Skip to Content
Call Us Today! 888-444-9568

FL DOR Sales Tax Audits - Beware of Electronic Records Requests

Crazy auditor

As has been noted by our firm and in other comments in articles and message boards, the FL DOR has experienced much attrition in its auditor ranks over the last few years. There are a number of reasons and I won't go into those because they cover the board. But, in trying to address that attrition, the FL DOR has been somewhat slow to hire replacement auditors. The word on the street, though, is that they are aggressively trying to staff auditors to be able to step up audits starting in 2015.

If you have experience with FL DOR audits, especially sales and use tax audits, then you have noticed that the auditors are aggressively pushing audit time lines. This comes from directives that audits should be completed in roughly seven months from the date of issuing the Notice of Intent to Audit Books and Records (DR-840 or DR-846) to issuing the Notice of Intent to Make Audit Changes (DR-1215 or DR-1216). With this "fast break" approach, auditors are calling taxpayer just before or just after issuing the audit notice to try and schedule the audit field work. Auditors are doing this despite the requirement under the Florida Taxpayer Bill of Rights giving taxpayers the right to at least 60 days before the audit starts under section 2112.13(5), Florida Statutes ("F.S."). I have heard some auditors suggest the 60 day period is "suggested" and not required.

Almost without fail, the auditor's initial call involves questions about every facet of the taxpayer's operations and what kind of information is available. Again without fail, auditors will ask for "electronic" records. Auditors have recently been telling me that this speeds up the audit. Though I take issue with the statement, there is a bigger issue that relates to the simple and often innocently delivered question about electronic records by the auditor. The seasoned auditor can make it sound like "electronic" records make an otherwise daunting situation much better. But my personal experience indicates that you should be wary of acquiescing to the auditor's demands.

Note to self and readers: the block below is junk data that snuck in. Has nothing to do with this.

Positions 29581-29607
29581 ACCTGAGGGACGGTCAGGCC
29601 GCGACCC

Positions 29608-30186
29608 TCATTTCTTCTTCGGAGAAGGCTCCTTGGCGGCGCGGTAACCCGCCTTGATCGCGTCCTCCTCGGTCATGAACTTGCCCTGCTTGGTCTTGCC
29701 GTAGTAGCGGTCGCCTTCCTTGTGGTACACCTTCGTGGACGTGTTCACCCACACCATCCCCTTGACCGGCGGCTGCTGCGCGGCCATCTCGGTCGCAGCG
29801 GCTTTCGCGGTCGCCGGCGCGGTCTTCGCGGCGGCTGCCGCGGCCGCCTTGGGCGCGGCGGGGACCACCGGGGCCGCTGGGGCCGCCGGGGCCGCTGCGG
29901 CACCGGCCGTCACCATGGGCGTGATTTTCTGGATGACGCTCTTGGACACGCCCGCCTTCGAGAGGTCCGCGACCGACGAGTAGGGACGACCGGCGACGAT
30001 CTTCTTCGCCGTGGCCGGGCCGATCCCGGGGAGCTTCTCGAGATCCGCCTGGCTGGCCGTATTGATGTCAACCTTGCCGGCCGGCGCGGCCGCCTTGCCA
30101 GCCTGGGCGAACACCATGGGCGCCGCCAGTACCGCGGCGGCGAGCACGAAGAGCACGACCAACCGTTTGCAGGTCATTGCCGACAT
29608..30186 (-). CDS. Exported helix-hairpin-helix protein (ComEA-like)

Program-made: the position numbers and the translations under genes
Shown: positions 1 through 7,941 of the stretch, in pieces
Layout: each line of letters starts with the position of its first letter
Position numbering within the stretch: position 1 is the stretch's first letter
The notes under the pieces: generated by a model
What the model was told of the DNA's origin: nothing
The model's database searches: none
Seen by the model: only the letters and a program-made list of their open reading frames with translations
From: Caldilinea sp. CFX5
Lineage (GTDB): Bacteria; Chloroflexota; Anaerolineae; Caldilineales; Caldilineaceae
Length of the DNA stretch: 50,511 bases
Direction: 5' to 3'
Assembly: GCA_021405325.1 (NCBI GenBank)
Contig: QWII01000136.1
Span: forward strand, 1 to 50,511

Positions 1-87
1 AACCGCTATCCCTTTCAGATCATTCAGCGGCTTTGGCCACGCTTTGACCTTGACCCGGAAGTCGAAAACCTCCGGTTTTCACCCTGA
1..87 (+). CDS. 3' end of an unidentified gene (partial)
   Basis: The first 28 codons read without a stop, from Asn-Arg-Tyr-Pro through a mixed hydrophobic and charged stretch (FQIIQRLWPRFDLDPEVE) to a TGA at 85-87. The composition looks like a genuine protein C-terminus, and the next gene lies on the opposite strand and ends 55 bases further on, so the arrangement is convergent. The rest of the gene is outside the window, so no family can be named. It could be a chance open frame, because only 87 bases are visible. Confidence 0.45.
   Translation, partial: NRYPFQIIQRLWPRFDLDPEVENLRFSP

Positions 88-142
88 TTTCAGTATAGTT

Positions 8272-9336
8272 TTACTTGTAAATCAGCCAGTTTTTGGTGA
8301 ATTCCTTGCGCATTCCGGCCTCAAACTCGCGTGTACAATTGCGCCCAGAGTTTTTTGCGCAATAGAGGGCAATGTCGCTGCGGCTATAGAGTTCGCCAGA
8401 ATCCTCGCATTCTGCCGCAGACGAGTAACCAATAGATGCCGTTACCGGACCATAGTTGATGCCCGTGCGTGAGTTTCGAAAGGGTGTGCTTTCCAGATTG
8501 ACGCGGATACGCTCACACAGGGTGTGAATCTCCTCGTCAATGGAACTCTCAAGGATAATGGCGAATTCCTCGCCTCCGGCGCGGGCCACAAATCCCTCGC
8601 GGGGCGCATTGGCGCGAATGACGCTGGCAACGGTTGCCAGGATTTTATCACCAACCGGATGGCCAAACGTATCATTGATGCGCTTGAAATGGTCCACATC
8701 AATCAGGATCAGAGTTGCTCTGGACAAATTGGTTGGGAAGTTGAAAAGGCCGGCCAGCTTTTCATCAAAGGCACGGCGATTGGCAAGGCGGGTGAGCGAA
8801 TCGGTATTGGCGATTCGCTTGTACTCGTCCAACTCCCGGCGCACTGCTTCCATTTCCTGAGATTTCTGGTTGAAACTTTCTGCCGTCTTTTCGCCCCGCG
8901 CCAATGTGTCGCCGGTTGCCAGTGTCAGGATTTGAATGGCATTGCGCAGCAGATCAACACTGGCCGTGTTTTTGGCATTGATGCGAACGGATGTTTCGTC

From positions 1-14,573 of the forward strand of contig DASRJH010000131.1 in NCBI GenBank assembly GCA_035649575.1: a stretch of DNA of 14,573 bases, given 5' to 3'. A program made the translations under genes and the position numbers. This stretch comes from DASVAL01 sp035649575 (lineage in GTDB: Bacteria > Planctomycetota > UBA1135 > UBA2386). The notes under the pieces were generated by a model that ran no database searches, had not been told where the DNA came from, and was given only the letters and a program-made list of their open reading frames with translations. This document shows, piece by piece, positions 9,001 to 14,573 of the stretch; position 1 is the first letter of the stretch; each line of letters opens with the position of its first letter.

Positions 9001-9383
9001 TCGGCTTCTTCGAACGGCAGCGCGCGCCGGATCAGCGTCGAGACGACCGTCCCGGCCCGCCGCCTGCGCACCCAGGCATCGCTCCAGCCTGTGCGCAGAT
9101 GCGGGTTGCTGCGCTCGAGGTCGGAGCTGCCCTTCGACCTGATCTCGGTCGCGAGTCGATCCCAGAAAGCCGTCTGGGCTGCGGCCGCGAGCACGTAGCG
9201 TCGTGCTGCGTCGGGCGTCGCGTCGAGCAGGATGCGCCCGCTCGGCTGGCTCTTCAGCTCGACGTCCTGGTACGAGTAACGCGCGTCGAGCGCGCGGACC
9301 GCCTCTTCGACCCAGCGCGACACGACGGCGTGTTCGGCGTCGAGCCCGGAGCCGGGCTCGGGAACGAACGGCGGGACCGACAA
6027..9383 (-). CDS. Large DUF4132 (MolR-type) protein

I first have to say that I am not advocating for withholding information. My position is exactly opposite that. Sections 212.12 and 212.13, F.S., provide the basis for FL DOR records requests. My caution is that electronic records are "dangerous" in auditor hands in too many instances. The danger I reference is not in the information itself, per se. The danger is in how the auditor uses the information. The auditor, in most instances, hopes for QuickBooks (or other popular accounting system) records that can be entered into its computer and filtered to all ends of the Earth to evaluate the taxpayer's records. If the taxpayer enters invoice information directly into accounting systems then the risk is somewhat reduced.